From the highest elite of football journalists and even the players and managers themselves, down to the man in the pub, everyone has an opinion on all aspects of football. However its the supposedly ‘football educated’ studio pundits and match commentators that have a tendency to confirm the obvious through well-rehearsed and used-to-death clichés. Here are the 16 most common offending phrases:
16. “On his day, he’s unplayable.”
Usually used when referring to skilful number 10’s or powerful number 9’s. Translates as, ‘he makes defenders look as bad as Ian Harte’
15. “Mark the Man and not the zone because zones can’t score goals”.
Zonal marking has been used for years as an effective strategy. If it didn’t work, it wouldn’t be so widespread. Man marking has its own risk/reward factor as well but most teams now use a hybrid of man and zonal anyway.
14. “Your Arsenals, your Barcelonas…” or “Your Gerrards, Your Neymars…”
I don’t own any of these things, and as far as I’m aware there is only one of them. (Although a few Thierrys would be most welcome.)
13. “He goes missing in big games.”
The more expensive a players transfer fee, the more likely it is that they’ll somehow disappear from the pitch as if by magic. They don’t call Ronaldo a magician for nothing (especially good at disappearing in a Portugal strip.)
12. “He doesn’t have the pace he once did”
Even if a pundit hasn’t seen someone play for 5 years, if he’s over 30 then he’s definitely slower than he was. Used extensively by commentators when describing the last 8 years of Beckham’s career.
11. “He’d be arrested if he’d made that tackle on the street.”
If anyone decided to dive in two-foot on my gran outside Tesco then yes, chances are they’ll be in jail soon.
10. “They’ve scored too early on.”
I’m not sure many teams would rather concede within 5 minutes or not score if they had the opportunity. A goal is a goal.
9. “There’s no doubting he knows where the goal is.”
You mean to say that multi million pound contracted professionals can tell you where two stationary objects are? Ones that always stay in the same place at the end of each pitch? Footballers do have brains after all. I think even Titus Bramble scored a few goals.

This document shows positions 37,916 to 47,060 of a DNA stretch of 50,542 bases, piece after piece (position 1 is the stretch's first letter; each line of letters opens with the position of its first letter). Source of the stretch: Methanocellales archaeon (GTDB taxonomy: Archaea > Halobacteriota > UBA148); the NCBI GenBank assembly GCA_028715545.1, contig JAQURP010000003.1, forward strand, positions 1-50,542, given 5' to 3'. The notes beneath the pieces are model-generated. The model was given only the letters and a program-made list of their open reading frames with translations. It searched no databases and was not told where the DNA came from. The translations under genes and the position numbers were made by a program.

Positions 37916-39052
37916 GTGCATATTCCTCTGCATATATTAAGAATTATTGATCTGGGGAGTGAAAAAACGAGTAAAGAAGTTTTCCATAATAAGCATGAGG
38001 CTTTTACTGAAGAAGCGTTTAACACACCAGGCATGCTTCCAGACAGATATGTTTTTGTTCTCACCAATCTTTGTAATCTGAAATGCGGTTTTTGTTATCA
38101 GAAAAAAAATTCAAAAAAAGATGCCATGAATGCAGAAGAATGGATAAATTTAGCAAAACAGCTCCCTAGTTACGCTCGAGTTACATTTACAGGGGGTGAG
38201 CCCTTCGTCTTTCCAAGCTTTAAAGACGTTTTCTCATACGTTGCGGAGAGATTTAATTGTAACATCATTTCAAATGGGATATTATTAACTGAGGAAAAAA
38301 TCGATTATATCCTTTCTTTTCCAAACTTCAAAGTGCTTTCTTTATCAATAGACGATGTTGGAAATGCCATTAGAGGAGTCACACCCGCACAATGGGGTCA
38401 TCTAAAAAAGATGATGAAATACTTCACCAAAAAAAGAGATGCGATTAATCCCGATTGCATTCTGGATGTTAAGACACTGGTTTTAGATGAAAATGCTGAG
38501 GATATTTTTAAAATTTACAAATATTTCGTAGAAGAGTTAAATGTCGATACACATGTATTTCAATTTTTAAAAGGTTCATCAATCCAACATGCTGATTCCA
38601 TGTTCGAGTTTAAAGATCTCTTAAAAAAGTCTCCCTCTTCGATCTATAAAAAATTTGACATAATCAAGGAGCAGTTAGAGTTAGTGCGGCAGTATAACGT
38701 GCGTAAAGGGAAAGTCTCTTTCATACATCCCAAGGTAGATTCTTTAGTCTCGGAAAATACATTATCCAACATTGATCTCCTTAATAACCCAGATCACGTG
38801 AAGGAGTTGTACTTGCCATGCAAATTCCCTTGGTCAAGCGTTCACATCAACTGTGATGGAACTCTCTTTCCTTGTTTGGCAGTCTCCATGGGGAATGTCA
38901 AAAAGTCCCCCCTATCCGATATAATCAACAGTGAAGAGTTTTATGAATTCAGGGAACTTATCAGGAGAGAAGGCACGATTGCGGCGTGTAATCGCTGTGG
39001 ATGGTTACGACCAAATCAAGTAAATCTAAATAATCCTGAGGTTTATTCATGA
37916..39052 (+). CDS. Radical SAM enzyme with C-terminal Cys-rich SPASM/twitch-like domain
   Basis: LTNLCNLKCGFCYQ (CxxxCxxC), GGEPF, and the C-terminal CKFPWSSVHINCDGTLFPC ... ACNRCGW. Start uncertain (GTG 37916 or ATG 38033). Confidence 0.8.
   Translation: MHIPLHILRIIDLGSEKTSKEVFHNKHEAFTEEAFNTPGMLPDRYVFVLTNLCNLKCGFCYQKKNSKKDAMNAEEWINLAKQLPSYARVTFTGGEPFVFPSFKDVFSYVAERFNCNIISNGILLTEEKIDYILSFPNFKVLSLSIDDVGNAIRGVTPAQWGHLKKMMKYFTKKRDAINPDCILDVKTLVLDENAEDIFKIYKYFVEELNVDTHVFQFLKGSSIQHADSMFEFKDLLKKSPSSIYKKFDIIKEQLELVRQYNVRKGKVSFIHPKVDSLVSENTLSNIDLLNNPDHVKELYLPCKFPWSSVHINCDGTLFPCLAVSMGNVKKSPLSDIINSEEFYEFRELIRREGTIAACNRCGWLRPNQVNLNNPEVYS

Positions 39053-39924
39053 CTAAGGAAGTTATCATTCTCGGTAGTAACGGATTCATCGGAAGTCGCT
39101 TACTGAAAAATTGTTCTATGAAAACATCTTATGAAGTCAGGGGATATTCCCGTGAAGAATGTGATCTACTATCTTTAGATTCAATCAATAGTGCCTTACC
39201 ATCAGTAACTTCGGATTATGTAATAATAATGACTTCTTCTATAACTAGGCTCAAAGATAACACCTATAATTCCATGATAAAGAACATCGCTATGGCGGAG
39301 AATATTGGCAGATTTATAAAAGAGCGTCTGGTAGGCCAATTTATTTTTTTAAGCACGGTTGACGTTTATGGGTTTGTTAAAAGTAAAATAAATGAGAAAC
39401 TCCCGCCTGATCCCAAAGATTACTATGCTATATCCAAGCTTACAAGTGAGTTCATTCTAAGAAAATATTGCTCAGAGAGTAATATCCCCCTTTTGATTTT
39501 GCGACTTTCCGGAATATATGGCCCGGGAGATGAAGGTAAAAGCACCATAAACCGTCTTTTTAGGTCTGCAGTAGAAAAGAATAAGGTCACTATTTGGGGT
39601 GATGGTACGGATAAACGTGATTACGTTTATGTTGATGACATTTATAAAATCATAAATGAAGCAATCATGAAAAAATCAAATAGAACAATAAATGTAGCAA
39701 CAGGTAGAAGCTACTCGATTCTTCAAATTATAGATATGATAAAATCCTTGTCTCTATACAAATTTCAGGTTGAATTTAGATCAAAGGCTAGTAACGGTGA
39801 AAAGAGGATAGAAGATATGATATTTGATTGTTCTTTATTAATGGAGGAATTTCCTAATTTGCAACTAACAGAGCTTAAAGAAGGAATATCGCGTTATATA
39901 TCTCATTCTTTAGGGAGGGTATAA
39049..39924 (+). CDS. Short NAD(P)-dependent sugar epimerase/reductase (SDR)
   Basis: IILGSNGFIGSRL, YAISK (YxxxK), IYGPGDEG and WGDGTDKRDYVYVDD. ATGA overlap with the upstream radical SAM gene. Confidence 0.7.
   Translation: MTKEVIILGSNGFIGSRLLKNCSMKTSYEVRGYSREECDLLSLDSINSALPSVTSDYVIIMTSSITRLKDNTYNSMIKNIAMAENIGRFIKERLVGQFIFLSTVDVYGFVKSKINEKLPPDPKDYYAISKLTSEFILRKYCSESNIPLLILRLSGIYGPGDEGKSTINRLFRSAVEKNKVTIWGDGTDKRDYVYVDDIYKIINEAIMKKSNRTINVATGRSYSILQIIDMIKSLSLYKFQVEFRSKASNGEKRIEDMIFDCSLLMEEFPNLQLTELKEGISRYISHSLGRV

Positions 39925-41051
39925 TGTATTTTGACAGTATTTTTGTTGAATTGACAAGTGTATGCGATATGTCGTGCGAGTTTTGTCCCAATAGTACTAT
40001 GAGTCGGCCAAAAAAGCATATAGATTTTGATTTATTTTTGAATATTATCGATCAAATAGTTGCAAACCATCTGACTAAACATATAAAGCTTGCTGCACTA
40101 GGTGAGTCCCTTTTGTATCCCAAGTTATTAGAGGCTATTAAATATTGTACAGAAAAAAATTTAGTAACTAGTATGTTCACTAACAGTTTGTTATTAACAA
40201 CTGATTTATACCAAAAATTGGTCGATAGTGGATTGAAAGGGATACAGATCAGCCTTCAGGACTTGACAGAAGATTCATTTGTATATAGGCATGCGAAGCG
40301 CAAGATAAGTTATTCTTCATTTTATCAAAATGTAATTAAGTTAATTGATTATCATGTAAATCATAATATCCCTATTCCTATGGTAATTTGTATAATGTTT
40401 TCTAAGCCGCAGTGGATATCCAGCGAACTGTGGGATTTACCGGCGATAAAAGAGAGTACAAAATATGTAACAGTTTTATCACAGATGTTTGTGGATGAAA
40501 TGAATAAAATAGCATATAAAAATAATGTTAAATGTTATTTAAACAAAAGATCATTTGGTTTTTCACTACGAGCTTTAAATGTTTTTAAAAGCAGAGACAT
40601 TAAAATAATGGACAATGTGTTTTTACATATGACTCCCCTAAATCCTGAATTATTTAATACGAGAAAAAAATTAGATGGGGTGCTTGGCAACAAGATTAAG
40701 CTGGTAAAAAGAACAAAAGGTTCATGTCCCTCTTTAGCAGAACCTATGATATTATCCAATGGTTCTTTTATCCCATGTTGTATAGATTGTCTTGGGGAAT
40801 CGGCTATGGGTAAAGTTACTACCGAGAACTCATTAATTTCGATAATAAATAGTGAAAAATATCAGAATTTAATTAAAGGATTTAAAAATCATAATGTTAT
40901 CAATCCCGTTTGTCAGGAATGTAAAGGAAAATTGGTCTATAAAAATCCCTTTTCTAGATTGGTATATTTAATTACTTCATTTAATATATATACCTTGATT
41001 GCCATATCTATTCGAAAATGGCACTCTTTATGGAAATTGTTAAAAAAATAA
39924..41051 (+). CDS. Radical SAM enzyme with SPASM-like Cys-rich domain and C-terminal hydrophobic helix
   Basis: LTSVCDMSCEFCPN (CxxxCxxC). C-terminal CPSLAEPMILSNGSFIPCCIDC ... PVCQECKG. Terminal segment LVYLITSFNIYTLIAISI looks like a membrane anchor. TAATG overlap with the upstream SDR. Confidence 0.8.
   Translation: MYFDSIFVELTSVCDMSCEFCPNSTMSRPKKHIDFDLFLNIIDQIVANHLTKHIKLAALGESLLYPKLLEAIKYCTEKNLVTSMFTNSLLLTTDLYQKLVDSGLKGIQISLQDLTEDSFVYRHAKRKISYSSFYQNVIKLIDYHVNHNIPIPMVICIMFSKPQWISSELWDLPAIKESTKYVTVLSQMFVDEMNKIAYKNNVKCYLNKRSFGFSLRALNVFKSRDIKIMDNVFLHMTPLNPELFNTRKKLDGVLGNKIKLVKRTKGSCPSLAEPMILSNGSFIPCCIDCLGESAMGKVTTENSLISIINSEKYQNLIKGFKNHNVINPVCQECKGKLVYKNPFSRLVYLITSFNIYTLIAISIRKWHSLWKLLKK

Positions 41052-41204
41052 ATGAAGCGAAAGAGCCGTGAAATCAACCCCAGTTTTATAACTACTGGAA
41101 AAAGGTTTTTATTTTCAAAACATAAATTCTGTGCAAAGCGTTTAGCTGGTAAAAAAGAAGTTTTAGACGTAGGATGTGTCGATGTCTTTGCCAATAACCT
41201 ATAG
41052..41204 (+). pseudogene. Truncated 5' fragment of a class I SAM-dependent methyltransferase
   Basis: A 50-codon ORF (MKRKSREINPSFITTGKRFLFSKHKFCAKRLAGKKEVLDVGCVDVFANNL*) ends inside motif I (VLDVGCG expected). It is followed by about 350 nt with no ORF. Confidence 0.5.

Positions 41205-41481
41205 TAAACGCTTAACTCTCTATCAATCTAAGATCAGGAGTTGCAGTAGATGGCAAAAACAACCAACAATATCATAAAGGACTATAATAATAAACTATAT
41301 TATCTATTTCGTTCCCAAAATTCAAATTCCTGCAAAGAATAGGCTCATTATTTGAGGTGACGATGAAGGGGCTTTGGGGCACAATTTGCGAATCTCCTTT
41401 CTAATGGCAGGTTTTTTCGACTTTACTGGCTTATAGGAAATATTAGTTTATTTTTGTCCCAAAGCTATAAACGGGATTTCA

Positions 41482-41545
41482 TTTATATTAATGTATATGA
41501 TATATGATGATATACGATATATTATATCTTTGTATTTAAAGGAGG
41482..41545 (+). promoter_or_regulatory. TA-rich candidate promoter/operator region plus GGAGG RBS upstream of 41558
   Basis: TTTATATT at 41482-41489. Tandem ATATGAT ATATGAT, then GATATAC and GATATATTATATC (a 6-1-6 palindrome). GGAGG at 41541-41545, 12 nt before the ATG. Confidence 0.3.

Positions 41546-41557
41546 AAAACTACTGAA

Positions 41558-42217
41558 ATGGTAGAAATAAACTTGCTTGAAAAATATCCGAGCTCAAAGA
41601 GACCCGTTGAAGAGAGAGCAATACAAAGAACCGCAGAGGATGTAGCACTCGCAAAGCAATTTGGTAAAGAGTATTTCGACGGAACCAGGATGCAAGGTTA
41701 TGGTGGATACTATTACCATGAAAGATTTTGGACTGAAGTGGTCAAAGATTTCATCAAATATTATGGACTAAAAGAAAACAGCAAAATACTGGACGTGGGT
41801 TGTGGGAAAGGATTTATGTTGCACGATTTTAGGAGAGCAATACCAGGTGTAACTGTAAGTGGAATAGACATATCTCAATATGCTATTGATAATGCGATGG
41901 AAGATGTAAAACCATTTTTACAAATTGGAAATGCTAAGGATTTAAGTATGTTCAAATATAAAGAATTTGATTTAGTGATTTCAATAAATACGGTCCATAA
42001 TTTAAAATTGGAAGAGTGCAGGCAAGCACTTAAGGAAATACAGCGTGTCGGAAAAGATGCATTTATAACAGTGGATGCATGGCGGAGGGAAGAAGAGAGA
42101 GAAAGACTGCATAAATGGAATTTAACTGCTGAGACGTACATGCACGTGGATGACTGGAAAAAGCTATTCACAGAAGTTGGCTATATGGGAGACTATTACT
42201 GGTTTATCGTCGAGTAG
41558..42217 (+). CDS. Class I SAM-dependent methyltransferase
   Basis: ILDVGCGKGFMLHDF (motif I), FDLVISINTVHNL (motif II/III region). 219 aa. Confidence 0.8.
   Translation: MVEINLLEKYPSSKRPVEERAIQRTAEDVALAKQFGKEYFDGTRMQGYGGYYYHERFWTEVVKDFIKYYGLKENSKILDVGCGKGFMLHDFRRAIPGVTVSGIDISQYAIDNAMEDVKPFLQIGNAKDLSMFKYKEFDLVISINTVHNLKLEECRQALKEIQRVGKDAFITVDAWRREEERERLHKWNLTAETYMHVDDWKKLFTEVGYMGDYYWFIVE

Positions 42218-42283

8. “He should be hitting the net every time from there.”
Pro’s can obviously reach the goal from 25 yards but it’s targeting the corners that scores goals. No player aims the ball straight at the keeper in the middle of the net.
7. “Each game is now a cup final for them”
Cup Finals – from the tea ladies to the star striker, the entire club is in it together and the atmosphere is as special as it is positive.
10 games to go and you’re in the relegation zone – a siege mentality. No game becomes enjoyable for fans, the clubs are under intense pressure and the players develop an increased fear of losing. I’m not sure anyone at Burnley will tell you it feels like they play 10+ cup finals a season.
6. “He’s got a good touch for a big lad”
Said about any player over 6 foot 2 who shows a decent level of flair. I think it’s safe to assume every professional player has been practising skills since they were a kid. Here’s looking (up) at you, Peter Crouch.
5. “This game is a 6-pointer”
If you beat Brazil in The World Cup group? 3 points. Beating Wigan at the DW Stadium? Still 3 points. Let’s leave the make-believe fantasy rules to the mind of Sepp Blatter.
4. “Away goals count as double”
No. A 0-3 loss at home, and a 2-0 win away does not mean you lose 4-6 on aggregate. It’s simple mathematics Motty.
3. “He worked his socks off today”
Nailed the perfect hat-trick? Scored a calamitous own goal? It matters not, because if a player has run around a lot, as they’re being substituted the commentator will let the viewers know that they’ve earned their socks. (And they probably “gave 110%” and “put in a good shift” too.)
2. “Goals win Games”
Unfortunately as an Arsenal fan I can confirm that attractive football does not put a trophy in the cabinet unless the ball is put in the net. A beautiful Ronaldinho rabona pass doesn’t change the scoreline by itself.
1. “Football is a game of 2 halves”
Straight from the Ministry of the Bleedin’ Obvious, it’s a rule that hasn’t changed for 150 years. Utter this classic cliche at your peril, as ridicule is sure to follow.
If someone could forward this on to Adrian Chiles that’d be great.